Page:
I hope we have the courage to have a conversation that we, as a nation, have never had

Home|Blog|I hope we have the courage to have a conversation that we, as a nation, have never had

Kimbrough

By Carla Kimbrough, VCCS Diversity and Strategic Recruitment Manager

I weep.

Not just because I – like many of you – witnessed the murder of George Floyd. I weep for the many thousands upon thousands of black people who have been killed simply because of the color of their skin. I weep for all the black children, including my own, who face a dangerous future. I weep in sorrow. I weep in outrage and frustration.

I also weep for this nation. What shall we become if history continues to repeat itself? This time, I hope we have the courage to have a conversation that we, as a nation, have never had. How did we get here? And why have we insisted on staying here in the midst of a mess that treats black people as less than? How can we change? We begin by facing the truth.

The truth is we live in a nation that has racism baked into its bones. The truth is that African Americans are not inferior to whites, biologically or otherwise. But racism has made us believe that narrative. It’s in our neighborhoods. It’s in our hospitals. It is in the movies we watch and the books we read. It is in our classrooms. Do you ever wonder why? It’s the system; systems do what they are designed to do. No one has escaped it, but we can try.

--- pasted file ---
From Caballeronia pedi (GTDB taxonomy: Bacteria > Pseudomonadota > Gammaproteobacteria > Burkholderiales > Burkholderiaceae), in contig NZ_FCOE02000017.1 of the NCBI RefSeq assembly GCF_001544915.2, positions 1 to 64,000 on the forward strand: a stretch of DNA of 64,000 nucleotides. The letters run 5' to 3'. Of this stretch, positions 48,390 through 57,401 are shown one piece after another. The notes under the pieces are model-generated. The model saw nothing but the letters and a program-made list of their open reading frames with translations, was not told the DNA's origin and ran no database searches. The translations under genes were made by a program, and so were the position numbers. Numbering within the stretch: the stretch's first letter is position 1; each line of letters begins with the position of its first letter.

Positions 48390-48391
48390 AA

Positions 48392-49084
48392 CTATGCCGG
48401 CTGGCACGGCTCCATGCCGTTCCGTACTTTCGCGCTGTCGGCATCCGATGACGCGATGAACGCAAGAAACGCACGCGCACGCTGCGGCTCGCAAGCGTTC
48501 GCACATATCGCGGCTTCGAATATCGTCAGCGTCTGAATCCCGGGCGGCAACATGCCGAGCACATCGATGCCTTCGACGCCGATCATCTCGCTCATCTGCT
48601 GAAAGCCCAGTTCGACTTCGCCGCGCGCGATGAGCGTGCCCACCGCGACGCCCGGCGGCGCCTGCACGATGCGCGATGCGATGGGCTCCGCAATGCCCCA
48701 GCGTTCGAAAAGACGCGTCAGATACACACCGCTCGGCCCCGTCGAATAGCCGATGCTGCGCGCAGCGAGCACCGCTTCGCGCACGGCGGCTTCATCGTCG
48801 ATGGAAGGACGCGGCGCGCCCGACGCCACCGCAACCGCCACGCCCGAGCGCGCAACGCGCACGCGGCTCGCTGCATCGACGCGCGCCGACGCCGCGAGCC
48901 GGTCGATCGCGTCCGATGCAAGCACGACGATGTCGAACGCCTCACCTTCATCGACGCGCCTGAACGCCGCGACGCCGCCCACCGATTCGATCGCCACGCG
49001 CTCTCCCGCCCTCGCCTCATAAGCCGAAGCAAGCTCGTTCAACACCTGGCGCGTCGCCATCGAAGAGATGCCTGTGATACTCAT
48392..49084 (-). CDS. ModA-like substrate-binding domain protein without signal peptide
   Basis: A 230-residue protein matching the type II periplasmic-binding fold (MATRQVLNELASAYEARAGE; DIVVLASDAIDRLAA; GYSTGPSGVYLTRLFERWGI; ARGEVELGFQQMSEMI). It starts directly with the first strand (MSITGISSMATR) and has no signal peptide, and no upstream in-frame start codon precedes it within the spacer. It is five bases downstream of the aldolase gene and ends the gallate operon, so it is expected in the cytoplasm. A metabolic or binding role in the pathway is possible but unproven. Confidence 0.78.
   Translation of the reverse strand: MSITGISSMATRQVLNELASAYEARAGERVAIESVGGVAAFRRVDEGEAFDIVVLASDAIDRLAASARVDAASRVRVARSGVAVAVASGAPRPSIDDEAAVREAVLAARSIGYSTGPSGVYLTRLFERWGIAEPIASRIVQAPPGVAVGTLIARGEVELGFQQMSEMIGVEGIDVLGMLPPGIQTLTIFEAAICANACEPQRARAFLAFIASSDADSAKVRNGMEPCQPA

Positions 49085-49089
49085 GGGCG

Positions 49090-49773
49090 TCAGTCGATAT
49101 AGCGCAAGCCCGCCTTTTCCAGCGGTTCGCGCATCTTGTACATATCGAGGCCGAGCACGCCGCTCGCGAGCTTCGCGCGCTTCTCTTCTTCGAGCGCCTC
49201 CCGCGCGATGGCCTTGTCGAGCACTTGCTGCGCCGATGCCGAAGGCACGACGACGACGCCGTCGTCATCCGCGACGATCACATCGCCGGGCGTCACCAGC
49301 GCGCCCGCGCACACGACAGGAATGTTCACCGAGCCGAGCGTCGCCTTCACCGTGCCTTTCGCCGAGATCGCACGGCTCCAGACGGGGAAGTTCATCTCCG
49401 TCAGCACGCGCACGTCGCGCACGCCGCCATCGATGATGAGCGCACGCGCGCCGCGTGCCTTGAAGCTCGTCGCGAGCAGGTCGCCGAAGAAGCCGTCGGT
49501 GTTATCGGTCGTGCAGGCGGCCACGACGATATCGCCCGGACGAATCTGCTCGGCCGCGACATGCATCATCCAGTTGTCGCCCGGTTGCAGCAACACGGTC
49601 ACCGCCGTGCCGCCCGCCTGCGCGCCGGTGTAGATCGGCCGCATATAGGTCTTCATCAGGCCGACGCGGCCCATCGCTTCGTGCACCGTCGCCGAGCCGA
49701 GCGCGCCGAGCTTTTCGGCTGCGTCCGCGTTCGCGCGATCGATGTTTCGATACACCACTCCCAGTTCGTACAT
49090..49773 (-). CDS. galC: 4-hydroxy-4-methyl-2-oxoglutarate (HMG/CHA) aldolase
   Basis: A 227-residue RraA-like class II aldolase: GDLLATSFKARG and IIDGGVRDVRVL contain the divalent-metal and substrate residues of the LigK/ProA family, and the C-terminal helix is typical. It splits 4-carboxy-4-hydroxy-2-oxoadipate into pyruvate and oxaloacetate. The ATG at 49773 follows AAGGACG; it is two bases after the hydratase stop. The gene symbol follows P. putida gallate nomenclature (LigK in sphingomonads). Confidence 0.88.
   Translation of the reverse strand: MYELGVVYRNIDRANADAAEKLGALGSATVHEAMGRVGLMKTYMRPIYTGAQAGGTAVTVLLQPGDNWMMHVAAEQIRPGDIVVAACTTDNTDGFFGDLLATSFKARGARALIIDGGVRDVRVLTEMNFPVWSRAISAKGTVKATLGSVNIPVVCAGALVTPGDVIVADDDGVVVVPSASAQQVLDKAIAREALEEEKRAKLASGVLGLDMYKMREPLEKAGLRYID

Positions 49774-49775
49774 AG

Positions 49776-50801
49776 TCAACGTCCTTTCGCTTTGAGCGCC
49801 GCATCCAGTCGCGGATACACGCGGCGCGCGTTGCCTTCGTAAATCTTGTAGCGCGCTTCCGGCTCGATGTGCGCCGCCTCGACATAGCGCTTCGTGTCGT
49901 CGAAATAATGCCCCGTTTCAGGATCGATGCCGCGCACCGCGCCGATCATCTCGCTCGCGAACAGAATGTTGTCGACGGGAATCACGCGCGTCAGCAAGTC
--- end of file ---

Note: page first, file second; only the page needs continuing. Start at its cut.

First, let’s simply accept that racism exists. Let’s open our eyes and see. Let’s open our ears and listen. Let’s open our hearts and hurt.

Second, let’s decide not to perpetuate the system by staying silent. Let’s talk to our family, our friends, our co-workers – really talk and really listen. Then, let’s create an action plan that changes the future.

Third, let’s commit to educating ourselves. I’ll recommend “Stamped from the Beginning,” and “How to be an Antiracist,” by Ibram X. Kendi; “White Fragility,” by Robin DiAngelo; and “Why are all the Black Kids Sitting Together in the Cafeteria? And other conversations about race,” by Beverly Daniel Tatum. Not a reader? Watch “Race: The Power of an Illusion.” When we are learning, we are building our capacity to talk about race.

Speaking as a former faculty member, I believe we have been presented with an opportunity. We can teach differently and set high expectations for every student. We can do this!

As we in earnest begin this journey toward racial healing in our nation, I am destined to weep again. But next time, I want to weep tears of joy.

SIGN IN

Forgot Password